As resources go, The Musical Quiz was decidedly low-tech. Two discs each with thirty brief clips of well known tunes, each of which was numbered and announced, and repeated twice to help those who didn’t quite get it the first time. All I had to do was press the Play button, let the clip play once or twice, add a little showbiz-lite, crack some woeful jokes and wait for my makeshift choir to burst into song. Well, it wasn’t quite as easy as that, and that’s why the session worked so well. Some of the tunes were instantly familiar and picked up in seconds. Others needed a little more work. “Hang on, hang on – it’s on the tip of my tongue!” said Bert, as Mary would ‘la-la-la’ the tune until yet another of the group would suddenly grasp the first line as if retrieving the words from a radio show she’d last heard in 1945.

These were people whose dementia normally taunted and frustrated them for not being able to remember words and phrases that could and should trip off the tongue. But for this afternoon at least the effort of trawling deep-seated archives of memory (stored well away from those parts of the brain most damaged by dementia) was a pleasure, not a pain. It’s been well known for years how regular and frequent brain ‘exercise’ can slow down the progression of dementias such as Alzheimers Disease, but this wasn’t really therapy. This was fun.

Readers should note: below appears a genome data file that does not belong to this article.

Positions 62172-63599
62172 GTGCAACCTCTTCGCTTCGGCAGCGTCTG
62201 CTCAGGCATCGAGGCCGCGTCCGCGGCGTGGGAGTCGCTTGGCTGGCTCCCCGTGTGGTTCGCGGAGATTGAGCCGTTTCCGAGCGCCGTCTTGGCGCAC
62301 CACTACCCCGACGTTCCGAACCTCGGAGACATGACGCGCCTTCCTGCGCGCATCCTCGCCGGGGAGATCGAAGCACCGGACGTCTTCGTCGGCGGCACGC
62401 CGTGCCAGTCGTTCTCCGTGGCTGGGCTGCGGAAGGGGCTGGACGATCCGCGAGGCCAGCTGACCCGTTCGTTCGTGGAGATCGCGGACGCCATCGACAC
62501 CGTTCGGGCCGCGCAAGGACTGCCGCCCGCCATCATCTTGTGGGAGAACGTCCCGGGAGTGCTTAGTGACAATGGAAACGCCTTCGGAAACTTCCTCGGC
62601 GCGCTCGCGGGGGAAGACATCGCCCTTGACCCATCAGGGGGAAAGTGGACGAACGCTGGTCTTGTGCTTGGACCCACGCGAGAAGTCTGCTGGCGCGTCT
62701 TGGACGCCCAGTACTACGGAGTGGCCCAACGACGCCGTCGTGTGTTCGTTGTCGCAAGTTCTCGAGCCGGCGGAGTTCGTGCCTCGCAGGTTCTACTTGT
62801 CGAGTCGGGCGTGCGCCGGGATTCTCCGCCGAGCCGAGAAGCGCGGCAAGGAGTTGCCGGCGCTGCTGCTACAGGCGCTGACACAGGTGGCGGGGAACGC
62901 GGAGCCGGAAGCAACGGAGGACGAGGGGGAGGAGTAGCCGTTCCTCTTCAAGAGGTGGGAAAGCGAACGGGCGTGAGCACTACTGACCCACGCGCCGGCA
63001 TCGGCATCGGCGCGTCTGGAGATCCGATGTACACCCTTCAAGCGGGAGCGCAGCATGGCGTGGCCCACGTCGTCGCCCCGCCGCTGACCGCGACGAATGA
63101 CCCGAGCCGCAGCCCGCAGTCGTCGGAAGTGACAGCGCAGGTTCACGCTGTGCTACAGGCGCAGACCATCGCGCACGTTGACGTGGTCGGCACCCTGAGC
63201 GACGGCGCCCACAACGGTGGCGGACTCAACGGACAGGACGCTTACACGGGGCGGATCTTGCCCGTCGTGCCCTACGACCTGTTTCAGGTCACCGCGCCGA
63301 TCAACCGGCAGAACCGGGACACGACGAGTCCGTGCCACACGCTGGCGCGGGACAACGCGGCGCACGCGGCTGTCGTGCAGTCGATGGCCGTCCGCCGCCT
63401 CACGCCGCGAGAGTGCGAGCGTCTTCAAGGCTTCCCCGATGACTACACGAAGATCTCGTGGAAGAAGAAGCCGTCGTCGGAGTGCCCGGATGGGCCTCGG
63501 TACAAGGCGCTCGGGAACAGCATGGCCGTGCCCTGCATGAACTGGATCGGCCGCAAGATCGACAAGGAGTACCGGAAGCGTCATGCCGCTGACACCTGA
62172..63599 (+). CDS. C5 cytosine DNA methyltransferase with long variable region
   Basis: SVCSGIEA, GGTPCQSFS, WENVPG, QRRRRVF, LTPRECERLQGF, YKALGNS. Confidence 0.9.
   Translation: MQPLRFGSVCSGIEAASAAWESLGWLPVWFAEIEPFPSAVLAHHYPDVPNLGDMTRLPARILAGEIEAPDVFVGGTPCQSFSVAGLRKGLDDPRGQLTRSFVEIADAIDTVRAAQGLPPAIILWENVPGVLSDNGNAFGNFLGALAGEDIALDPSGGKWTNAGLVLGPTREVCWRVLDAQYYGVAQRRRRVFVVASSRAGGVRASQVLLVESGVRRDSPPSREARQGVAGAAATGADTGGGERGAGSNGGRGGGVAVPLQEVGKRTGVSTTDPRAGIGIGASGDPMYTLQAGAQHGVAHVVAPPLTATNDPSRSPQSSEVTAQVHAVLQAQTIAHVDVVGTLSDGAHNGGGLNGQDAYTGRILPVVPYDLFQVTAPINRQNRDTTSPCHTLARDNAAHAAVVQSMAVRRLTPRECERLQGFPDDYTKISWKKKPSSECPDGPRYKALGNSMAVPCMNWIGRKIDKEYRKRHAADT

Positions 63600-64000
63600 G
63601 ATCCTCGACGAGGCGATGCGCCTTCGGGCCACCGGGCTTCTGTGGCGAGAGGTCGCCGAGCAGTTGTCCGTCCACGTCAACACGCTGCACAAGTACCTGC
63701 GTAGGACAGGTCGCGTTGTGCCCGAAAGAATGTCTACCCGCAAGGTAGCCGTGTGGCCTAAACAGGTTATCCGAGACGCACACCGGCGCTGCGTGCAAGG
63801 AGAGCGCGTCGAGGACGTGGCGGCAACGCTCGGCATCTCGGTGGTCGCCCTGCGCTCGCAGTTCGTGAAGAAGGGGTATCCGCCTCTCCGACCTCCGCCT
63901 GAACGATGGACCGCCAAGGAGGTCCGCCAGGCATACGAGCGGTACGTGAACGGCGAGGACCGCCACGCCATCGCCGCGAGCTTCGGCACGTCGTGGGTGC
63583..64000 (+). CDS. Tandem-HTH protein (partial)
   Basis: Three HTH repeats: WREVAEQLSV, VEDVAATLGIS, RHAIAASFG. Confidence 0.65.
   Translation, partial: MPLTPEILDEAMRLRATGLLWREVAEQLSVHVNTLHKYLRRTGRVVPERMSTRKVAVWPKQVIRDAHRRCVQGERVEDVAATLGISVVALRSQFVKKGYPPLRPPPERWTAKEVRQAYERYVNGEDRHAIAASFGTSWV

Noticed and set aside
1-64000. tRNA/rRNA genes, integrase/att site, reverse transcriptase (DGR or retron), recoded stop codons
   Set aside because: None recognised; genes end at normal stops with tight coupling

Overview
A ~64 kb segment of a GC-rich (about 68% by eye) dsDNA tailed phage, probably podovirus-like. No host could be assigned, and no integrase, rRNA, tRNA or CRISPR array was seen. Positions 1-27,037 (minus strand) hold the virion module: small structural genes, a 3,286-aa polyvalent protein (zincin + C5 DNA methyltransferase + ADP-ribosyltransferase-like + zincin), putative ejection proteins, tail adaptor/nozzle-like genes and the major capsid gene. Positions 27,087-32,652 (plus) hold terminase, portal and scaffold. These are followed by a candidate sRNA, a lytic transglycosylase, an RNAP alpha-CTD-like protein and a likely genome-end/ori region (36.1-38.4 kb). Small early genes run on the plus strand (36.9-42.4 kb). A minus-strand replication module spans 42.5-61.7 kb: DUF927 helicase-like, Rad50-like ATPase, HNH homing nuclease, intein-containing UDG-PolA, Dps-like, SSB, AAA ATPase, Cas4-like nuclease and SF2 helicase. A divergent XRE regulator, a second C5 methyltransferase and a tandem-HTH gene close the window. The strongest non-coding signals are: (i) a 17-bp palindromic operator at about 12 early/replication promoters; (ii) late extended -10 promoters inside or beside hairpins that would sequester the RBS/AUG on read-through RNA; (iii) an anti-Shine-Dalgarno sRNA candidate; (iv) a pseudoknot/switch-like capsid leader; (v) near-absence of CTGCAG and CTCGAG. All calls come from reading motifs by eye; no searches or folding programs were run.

Among the group were people for whom getting dressed is impossible without the help of staff. Some need constant reminders that meals don’t need paying for, or that they now live at Hill View and their daughter isn’t coming to take them home. Some have short-term memories so brief they forget the answer to a question within a few moments and have to ask the same question again. And again. And again.

But somewhere in each of those minds was a jukebox of songs. Songs that had perhaps lain dormant for decades but brought back to life by a few seconds of playback on a CD player. Occasionally I asked “When was the last time you sung this?’” or “Anyone remember who had a hit with that?” but nobody seemed to know. It didn’t matter. It’s the sheer joy of a good tune that had our early hominid ancestors building flutes out of deer antlers, me bouncing around the mosh pit to Bauhaus in 1979, and care home residents belting out songs in 2013 that were loved and sung by them, their families and friends long before I was born.